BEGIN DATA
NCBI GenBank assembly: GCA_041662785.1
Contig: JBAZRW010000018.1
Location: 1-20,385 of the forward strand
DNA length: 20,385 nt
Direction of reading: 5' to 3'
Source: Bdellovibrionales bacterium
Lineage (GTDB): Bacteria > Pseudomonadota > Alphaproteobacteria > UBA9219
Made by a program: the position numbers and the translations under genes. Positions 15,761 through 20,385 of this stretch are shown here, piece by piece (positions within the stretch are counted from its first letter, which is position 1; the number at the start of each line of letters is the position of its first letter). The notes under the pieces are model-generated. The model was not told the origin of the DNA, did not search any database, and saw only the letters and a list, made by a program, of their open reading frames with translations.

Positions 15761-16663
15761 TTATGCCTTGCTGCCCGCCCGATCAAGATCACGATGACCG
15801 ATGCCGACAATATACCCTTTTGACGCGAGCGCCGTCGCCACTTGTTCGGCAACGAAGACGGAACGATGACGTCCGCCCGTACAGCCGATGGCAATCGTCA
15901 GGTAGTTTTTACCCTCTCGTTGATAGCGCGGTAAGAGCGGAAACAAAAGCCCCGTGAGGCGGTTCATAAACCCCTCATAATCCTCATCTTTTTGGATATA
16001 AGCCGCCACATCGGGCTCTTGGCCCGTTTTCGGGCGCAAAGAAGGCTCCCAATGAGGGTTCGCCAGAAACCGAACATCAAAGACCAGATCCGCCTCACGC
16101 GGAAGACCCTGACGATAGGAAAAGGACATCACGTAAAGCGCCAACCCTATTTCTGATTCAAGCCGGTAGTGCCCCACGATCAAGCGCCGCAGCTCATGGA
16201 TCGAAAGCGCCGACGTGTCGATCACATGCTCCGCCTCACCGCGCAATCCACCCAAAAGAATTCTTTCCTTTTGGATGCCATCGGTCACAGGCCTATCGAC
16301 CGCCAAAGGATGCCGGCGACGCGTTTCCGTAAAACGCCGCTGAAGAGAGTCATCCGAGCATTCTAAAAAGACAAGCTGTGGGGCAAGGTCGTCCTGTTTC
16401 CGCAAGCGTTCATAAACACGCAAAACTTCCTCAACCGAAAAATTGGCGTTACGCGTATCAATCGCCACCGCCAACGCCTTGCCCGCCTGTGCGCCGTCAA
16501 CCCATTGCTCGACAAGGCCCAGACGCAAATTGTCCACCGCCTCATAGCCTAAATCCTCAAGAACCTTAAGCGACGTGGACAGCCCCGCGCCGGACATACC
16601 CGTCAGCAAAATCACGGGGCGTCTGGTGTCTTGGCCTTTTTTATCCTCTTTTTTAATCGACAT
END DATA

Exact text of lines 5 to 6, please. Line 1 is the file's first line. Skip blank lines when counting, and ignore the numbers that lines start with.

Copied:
Direction of reading: 5' to 3'
Source: Bdellovibrionales bacterium